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Title: Estimation of and barriers to waste heat recovery from harsh environments in industrial processes

Abstract

This paper discusses the industrial potential for waste heat recovery (WHR) in harsh environments – defined as a waste heat stream having either a temperature of at least 650 °C or containing reactive constituents that complicate heat recovery. The analysis covers five industries (steel, aluminum, glass, cement, and lime), chosen based on volume of production, discharge of exhaust gases containing components that present harsh environments, possibility of recovering considerably more heat than currently recovered, and current lack of acceptable WHR options. The total potential energy savings identified in harsh environment waste heat streams from these industries is equal to 15.4% (113.6 TWh) of the process heat energy lost in U.S. manufacturing. Existing technologies and materials for these industries are evaluated and the recoverable waste heat from harsh environment gas for each industrial sector is estimated. Finally, an in-depth summary of each waste heat source shows exactly where waste heat can be recovered and what specific issues must be addressed. The most potential lies within steel blast furnaces (46 TWh/year). Other waste heat streams considered include steel electric arc furnaces (14.1 TWh/year), flat glass (3.6 TWh/year), container glass (5.7 TWh/year), glass fiber (1.1 TWh/year), specialty glass (2.2 TWh/year), aluminum melting furnacesmore » (4.7 TWh/year), cement (17.1 TWh/year), and lime (10.5 TWh/year). Furthermore attempts to recover waste heat in harsh environments have been mostly unsuccessful, advances in research and technology could unlock an enormous potential for energy and cost savings.« less

Authors:
ORCiD logo [1]; ORCiD logo [1];  [2];  [1]; ORCiD logo [1];  [3];  [4]
  1. Oak Ridge National Lab. (ORNL), Oak Ridge, TN (United States)
  2. E3M, Inc., Sugar Land, TX (United States)
  3. U.S. Dept. of Energy, Washington, D.C. (United States)
  4. Univ. of Tennessee, Knoxville, TN (United States)
Publication Date:
Research Org.:
Oak Ridge National Lab. (ORNL), Oak Ridge, TN (United States)
Sponsoring Org.:
USDOE Office of Energy Efficiency and Renewable Energy (EERE)
OSTI Identifier:
1507869
Grant/Contract Number:  
AC05-00OR22725
Resource Type:
Accepted Manuscript
Journal Name:
Journal of Cleaner Production
Additional Journal Information:
Journal Volume: 222; Journal Issue: C; Journal ID: ISSN 0959-6526
Publisher:
Elsevier
Country of Publication:
United States
Language:
English
Subject:
42 ENGINEERING; Waste heat recovery; Waste heat losses; Industrial process heating; Strategic analysis; Materials for harsh environment; High-temperature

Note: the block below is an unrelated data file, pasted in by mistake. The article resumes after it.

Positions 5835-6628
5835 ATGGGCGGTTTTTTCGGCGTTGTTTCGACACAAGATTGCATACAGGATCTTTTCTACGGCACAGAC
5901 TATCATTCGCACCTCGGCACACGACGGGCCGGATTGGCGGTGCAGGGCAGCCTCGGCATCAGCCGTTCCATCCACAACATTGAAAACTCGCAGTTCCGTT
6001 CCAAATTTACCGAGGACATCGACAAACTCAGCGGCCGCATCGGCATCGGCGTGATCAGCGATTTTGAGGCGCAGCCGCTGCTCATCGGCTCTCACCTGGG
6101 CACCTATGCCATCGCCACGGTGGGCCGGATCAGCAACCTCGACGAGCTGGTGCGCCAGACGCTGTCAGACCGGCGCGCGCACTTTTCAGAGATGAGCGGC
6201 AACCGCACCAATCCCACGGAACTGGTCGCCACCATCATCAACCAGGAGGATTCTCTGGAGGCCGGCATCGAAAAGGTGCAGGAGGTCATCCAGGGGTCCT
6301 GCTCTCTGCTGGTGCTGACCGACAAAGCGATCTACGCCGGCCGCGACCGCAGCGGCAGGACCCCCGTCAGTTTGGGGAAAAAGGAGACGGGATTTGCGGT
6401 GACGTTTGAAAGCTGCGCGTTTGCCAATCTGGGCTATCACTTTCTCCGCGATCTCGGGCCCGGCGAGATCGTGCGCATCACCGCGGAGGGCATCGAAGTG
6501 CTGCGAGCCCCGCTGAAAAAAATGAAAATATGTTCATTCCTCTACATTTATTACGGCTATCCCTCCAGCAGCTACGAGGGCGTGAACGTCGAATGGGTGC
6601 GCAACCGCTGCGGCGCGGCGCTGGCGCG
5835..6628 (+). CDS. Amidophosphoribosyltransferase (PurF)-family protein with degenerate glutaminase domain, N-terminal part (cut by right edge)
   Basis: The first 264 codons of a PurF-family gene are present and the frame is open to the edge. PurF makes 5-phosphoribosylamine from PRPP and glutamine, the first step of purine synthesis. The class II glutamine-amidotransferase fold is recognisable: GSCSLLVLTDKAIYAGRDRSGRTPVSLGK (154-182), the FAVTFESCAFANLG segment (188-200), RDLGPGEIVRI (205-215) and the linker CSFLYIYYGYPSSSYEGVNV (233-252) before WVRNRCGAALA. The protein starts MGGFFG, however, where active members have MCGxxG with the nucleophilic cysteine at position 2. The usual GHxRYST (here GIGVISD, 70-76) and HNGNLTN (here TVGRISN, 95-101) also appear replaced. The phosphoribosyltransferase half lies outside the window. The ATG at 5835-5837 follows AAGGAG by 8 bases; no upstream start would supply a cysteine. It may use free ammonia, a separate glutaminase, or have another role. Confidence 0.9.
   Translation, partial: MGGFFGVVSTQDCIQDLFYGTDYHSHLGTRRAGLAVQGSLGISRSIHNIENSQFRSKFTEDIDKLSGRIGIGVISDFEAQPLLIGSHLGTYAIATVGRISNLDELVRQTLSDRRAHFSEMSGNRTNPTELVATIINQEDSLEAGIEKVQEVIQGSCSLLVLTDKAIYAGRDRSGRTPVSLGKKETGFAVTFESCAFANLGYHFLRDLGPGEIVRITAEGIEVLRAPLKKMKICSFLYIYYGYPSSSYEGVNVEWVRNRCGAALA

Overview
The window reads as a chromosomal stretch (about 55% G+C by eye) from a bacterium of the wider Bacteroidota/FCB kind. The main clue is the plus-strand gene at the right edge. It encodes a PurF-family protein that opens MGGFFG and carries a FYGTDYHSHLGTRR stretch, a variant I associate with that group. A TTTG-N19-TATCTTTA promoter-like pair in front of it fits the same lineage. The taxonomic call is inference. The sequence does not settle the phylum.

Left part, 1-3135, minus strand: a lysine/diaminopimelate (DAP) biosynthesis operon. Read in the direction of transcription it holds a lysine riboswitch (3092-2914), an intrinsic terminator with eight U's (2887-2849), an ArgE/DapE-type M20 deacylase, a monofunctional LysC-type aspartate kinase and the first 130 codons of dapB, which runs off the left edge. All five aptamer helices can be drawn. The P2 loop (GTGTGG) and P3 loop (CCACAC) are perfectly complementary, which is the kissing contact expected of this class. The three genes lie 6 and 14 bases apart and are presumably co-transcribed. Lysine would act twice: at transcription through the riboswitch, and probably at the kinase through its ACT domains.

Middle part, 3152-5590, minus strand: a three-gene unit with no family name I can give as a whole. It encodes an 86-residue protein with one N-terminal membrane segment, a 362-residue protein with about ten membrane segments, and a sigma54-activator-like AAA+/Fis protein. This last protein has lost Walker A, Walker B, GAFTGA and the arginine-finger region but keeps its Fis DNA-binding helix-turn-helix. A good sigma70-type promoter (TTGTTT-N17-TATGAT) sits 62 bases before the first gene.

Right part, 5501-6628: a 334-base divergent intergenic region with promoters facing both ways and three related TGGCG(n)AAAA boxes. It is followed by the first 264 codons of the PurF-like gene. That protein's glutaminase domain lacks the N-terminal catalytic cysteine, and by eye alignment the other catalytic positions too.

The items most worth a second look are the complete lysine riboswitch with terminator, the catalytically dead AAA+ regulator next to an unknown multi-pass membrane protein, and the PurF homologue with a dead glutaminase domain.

Citation Formats

Vance, David, Nimbalkar, Sachin U., Thekdi, Arvind, Armstrong, Kristina O., Wenning, Thomas, Cresko, Joseph, and Jin, Mingzhou. Estimation of and barriers to waste heat recovery from harsh environments in industrial processes. United States: N. p., 2019. Web. doi:10.1016/j.jclepro.2019.03.011.
Vance, David, Nimbalkar, Sachin U., Thekdi, Arvind, Armstrong, Kristina O., Wenning, Thomas, Cresko, Joseph, & Jin, Mingzhou. Estimation of and barriers to waste heat recovery from harsh environments in industrial processes. United States. doi:10.1016/j.jclepro.2019.03.011.
Vance, David, Nimbalkar, Sachin U., Thekdi, Arvind, Armstrong, Kristina O., Wenning, Thomas, Cresko, Joseph, and Jin, Mingzhou. Wed . "Estimation of and barriers to waste heat recovery from harsh environments in industrial processes". United States. doi:10.1016/j.jclepro.2019.03.011.
@article{osti_1507869,
title = {Estimation of and barriers to waste heat recovery from harsh environments in industrial processes},
author = {Vance, David and Nimbalkar, Sachin U. and Thekdi, Arvind and Armstrong, Kristina O. and Wenning, Thomas and Cresko, Joseph and Jin, Mingzhou},
abstractNote = {This paper discusses the industrial potential for waste heat recovery (WHR) in harsh environments – defined as a waste heat stream having either a temperature of at least 650 °C or containing reactive constituents that complicate heat recovery. The analysis covers five industries (steel, aluminum, glass, cement, and lime), chosen based on volume of production, discharge of exhaust gases containing components that present harsh environments, possibility of recovering considerably more heat than currently recovered, and current lack of acceptable WHR options. The total potential energy savings identified in harsh environment waste heat streams from these industries is equal to 15.4% (113.6 TWh) of the process heat energy lost in U.S. manufacturing. Existing technologies and materials for these industries are evaluated and the recoverable waste heat from harsh environment gas for each industrial sector is estimated. Finally, an in-depth summary of each waste heat source shows exactly where waste heat can be recovered and what specific issues must be addressed. The most potential lies within steel blast furnaces (46 TWh/year). Other waste heat streams considered include steel electric arc furnaces (14.1 TWh/year), flat glass (3.6 TWh/year), container glass (5.7 TWh/year), glass fiber (1.1 TWh/year), specialty glass (2.2 TWh/year), aluminum melting furnaces (4.7 TWh/year), cement (17.1 TWh/year), and lime (10.5 TWh/year). Furthermore attempts to recover waste heat in harsh environments have been mostly unsuccessful, advances in research and technology could unlock an enormous potential for energy and cost savings.},
doi = {10.1016/j.jclepro.2019.03.011},
journal = {Journal of Cleaner Production},
number = C,
volume = 222,
place = {United States},
year = {2019},
month = {3}
}

Journal Article:
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This content will become publicly available on March 6, 2020
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